The Proteas could clinch the series with victory at a venue which has become their fortress.
From one fortress to the next. That’s the gist of India’s journey from Newlands to SuperSport Park in Centurion. Down the road at The Wanderers, South Africa have suffered their share of defeats, including to India in 2006. But Centurion is where visiting teams come for a Highveld mauling. But for one Test in 2014, when Mitchell Johnson bowled like the wind to take 12 wickets and inspire a 281-run victory, South Africa have never lost in 21 Tests at the venue. There was one more defeat, in January 2000 against England, but that match is forever tainted because of the subsequent revelations about Hansie Cronje's match fixing.
India played here in 2010, and lost by an innings, despite a second-innings hundred from Sachin Tendulkar – his 50th in Tests – and the record books show that they lost an unofficial Test in 2001 as well. That game was downgraded from official status after a stand-off over the bans handed down to half a dozen Indian players for excessive appealing in the previous game.
In fact, South Africa have won their last Tests at Centurion against each of the four Asian sides by an innings. As many as eight of the 17-man squad are contracted to the Titans franchise that calls SuperSport Park home, and Faf du Plessis, the captain, knows exactly what to expect, even if a week of intense heat has burned off much of the grass on the pitch.
"It looks a bit browner than I thought it would be," said the Proteas skipper. "The information from the groundsman is that the grass on the wicket has been burnt from the heat over the last week. It was very hot. We’ve asked for pace and bounce so hopefully we will get that."
"It looks likely a really lively pitch," said India captain Virat Kohli. "Exactly what we expected it to be and we actually wanted it to be that way so that both teams are in the contest provided they play some good cricket. This pitch will again test us to play our best cricket and that is something that we are looking forward to."
On a surface where the ball usually zips around and comes for the throat, India have a couple of batting conundrums to solve. The batting meltdown in Cape Town started at the top, and the signs are that KL Rahul’s more orthodox approach will replace Shikhar Dhawan’s flamboyance. But after twin failures, including a loose shot in the first innings, Murali Vijay will feel the scrutiny as well.
India could even go completely left-field and play Parthiv Patel, the reserve wicketkeeper, instead of Dhawan. Patel’s short stature means he’s unlikely to get into a tangle against the bouncers, and he’s one Indian batsman who enjoys playing cross-bat shots. If he does play, it opens up an additional middle-order berth.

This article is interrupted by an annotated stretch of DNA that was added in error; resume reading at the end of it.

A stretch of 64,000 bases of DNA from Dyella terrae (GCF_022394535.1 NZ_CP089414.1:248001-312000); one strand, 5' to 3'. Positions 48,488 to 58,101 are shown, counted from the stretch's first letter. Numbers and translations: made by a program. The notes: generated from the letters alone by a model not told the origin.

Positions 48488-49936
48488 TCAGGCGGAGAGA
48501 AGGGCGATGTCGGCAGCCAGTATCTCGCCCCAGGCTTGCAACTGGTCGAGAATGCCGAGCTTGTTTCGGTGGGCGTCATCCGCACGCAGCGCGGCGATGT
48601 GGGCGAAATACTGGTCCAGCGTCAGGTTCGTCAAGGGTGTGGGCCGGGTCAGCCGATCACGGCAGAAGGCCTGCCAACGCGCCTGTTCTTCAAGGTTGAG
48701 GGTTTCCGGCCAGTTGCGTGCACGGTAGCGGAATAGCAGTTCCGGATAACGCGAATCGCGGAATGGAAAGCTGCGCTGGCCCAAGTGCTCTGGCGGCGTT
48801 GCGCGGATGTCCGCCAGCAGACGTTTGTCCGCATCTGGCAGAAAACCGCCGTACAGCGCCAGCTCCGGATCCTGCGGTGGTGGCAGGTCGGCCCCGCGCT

Rohit Sharma made 11 and 10 at Newlands, leading to calls from back home for Ajinkya Rahane, the vice-captain who averages 53.44 away from home, to be reinstated in the playing XI. Kohli conceded that he was undecided about whether to play the extra batsman or stick to four specialist bowlers and the all-round skills of Hardik Pandya.
“It’s important that we don’t panic,” he said. "It’s funny how things change in a matter of weeks, or just about five days. Before the first Test no one thought that Rahane should be in the XI and now suddenly people are looking at the other option. He’s a quality player, he’s done well in South Africa – all conditions actually away from home. He’s probably been our most consistent and solid player away from home. I explained the reasons why Rohit started ahead of him. I’m not saying that Ajinkya cannot or will not start in this game. Possibilities are all open at the moment and we shall decide after practice."
India could even opt to bring in Rahane for the specialist spinner R Ashwin, with the pitch not expected to offer much turn. But at a ground where Paul Harris and Muttiah Muralitharan, a fellow off-spinner, enjoyed so much success, it would be a big surprise if Ashwin didn’t start, more so with the sun beating down so relentlessly on an already bleached surface.
For South Africa, who must replace the injured Dale Steyn, the choice is between Chris Morris, an all-rounder who can bowl genuinely quick, and Lungi Ngidi, a promising fast bowler who du Plessis watched for the first time only on Thursday. Ngidi is the future, but Morris also offers an additional batting option.
"The team that we selected last week [for the first Test] we thought was the right team and it worked really well. Dale [Steyn] was the world’s best bowler so he brings that to the table and now [that he has been ruled out for the series] we need to look at whether we want to keep that same balance – of four seamers and a spinner – or do we look at an all-rounder. Once again it’s a tough selection but it’s a nice one to have."
India have produced their best cricket in South Africa when completely written off – in Johannesburg in 2006, and Durban four years later. But if they’re to get anything from what is actually the Proteas’ favoured den, the batsmen will need to make a significant step up from what they managed in Cape Town, where South Africa’s all-bases-covered attack skittled them for 209 and 135.
The second Test between South Africa and India begins on Saturday 13 January.
South Africa (likely XI): Dean Elgar, Aiden Markram, Hashim Amla, AB de Villiers, Faf du Plessis (cap), Quinton de Kock (wk), Vernon Philander, Keshav Maharaj, Kagiso Rabada, Morne Morkel, Lungi Ngidi/Chris Morris
India (from): Murali Vijay, KL Rahul, Cheteshwar Pujara, Virat Kohli (cap), Rohit Sharma, Ajinkya Rahane, Wriddhiman Saha (wk), Hardik Pandya, R Ashwin, Ravindra Jadeja, Bhuvneshwar Kumar, Jasprit Bumrah, Mohammed Shami, Parthiv Patel (wk)